The profits generated from Beyond LIVE and Bang Bang Con have been immense and demonstrated the potential of online concerts as the way that the K-Pop industry guide its lucrative industry during these uncertain times. This also showed the paid livestream method as an alternative for other musicians to alleviate the adverse effects that the pandemic have on their income. Musicians depended significantly on offline concerts as an income source and with the current circumstances, concert livestreaming has become the next best option for them.[xi] Online K-Pop concerts have shown how profitable livestreaming can be. Smaller acts often opt to offer their concert livestream services through platforms such as StageIT, Wave, or BeApp, which have gained more interest from artists due to the inability to hold in-person concerts.[xii] Another lesson is that the cultural industry is also one of the hardest-hit industry during the pandemic and governments should also protect the industry through financial support and incentives. Seeing Hallyu as an influential part of its economy, the South Korean government injected ₩17 billion (approx. $13.8 million) to its film industry that is affected by the virus.[xiii] This is a step that other governments should follow, especially in countries with burgeoning cultural industry like Indonesia. Governments should work hand-in-hand to rebuild industries that are damaged in the pandemic, including the cultural industry. As shown in this article, South Korea and the K-Pop industry is a prime example of finding alternative solutions to alleviate the damage that the pandemic imposed. The K-Pop industry has been in the forefront of navigating their music industry within a concert-less world and by the look of it, they are doing a very good job at it.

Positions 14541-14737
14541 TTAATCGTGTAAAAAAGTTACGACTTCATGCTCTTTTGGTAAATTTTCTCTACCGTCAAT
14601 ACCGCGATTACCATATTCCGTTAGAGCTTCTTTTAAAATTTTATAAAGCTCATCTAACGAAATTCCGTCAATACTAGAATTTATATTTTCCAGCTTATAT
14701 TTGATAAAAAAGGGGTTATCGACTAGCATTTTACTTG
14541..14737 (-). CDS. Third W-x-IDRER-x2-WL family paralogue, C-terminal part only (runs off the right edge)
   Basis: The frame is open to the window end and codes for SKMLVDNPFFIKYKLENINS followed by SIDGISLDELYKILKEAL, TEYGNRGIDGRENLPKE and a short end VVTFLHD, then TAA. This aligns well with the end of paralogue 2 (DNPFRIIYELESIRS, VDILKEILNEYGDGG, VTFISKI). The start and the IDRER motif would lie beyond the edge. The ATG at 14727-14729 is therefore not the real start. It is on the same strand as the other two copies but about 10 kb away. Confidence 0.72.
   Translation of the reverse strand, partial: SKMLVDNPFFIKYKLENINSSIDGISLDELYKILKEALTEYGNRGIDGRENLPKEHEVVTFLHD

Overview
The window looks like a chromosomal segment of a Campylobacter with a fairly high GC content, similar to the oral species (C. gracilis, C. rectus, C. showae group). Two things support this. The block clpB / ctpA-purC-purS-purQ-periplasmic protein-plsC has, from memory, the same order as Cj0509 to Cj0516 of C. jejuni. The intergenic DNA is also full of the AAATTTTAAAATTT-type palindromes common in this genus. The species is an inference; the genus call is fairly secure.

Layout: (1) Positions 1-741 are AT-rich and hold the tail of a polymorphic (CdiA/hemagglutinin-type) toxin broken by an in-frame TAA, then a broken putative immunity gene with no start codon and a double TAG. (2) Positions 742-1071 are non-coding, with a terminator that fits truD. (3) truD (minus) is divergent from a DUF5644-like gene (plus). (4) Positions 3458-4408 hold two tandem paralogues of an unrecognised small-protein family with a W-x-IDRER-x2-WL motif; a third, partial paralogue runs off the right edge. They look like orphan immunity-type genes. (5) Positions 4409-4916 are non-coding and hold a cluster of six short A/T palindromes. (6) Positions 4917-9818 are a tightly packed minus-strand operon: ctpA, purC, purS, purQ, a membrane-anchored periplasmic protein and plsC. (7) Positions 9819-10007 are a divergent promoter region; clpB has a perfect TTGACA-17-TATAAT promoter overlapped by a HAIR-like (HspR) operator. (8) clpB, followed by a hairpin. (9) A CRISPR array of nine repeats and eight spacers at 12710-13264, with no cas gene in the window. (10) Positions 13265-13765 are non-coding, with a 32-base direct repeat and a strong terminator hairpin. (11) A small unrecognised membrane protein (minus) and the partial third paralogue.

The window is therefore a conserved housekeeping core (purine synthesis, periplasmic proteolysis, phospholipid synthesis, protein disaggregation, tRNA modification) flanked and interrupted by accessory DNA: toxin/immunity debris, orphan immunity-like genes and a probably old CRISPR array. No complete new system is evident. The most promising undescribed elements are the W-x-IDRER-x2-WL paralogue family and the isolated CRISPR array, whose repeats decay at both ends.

Author: Jasmine Noor Andretha Putri
Editor: Amelinda Pandu Kusumaningtyas

 

[i] Xu, A. and Hahm, H., 2018. Hallyu Exports Hit USD 8.2 Billion : Korea.Net : The Official Website Of The Republic Of Korea. [online] Korea.net. Available at: [Accessed 19 June 2020].

[ii] Statista. 2019. South Korea: Music Industry Exports 2017 | Statista. [online] Available at: [Accessed 19 June 2020].

[iii] Billboard. 2019. Ed Sheeran Meets The Rolling Stones In Boxscore History: Billboard Year In Charts 2019 | Billboard. [online] Available at: [Accessed 19 June 2020].

[iv] (In Korean) Kim, H., 2019. "방탄소년단 서울 콘서트 경제효과 1조원 육박". [online] Yonhap News. Available at: [Accessed 19 June 2020].

[v] Soompi. 2020. SM Entertainment And Naver Collaboratively Launch New Digital Concert Platform + Superm To Perform Inaugural Concert. [online] Available at: [Accessed 20 June 2020].

[vi] Ibid.

[vii] (In Korean) Starnews. 2020. 슈주 40·NCT 34..'비욘드 라이브' 오프라인 공연 이상③. [online] Available at: [Accessed 19 June 2020].

[viii] Frater, P., 2020. BTS Announces Live-Streamed Concert ‘Bang Bang Con. [online] Variety. Available at: [Accessed 19 June 2020].

[ix] The Korea Herald. 2020. BTS' 'Bang Bang Con' Becomes World's Biggest Paid Online Concert: Company. [online] Available at: [Accessed 19 June 2020].

[x] Millman, E., 2020a. BTS Just Proved That Paid Livestreaming Is Here To Stay. [online] Rolling Stone. Available at: [Accessed 19 June 2020].

[xi] Millman, E., 2020b. Coronavirus Is Giving Livestreaming The Chance To Prove Itself. [online] Rolling Stone. Available at: [Accessed 19 June 2020].

[xii] Millman, 2020a.

[xiii] Yonhap News Agency. 2020. S. Korean Gov't To Inject 17 Bln Won Into Virus-Hit Film Industry | Yonhap News Agency. [online] Available at: [Accessed 19 June 2020].

 

Photo credit to SM Entertainment & Big Hit Entertainment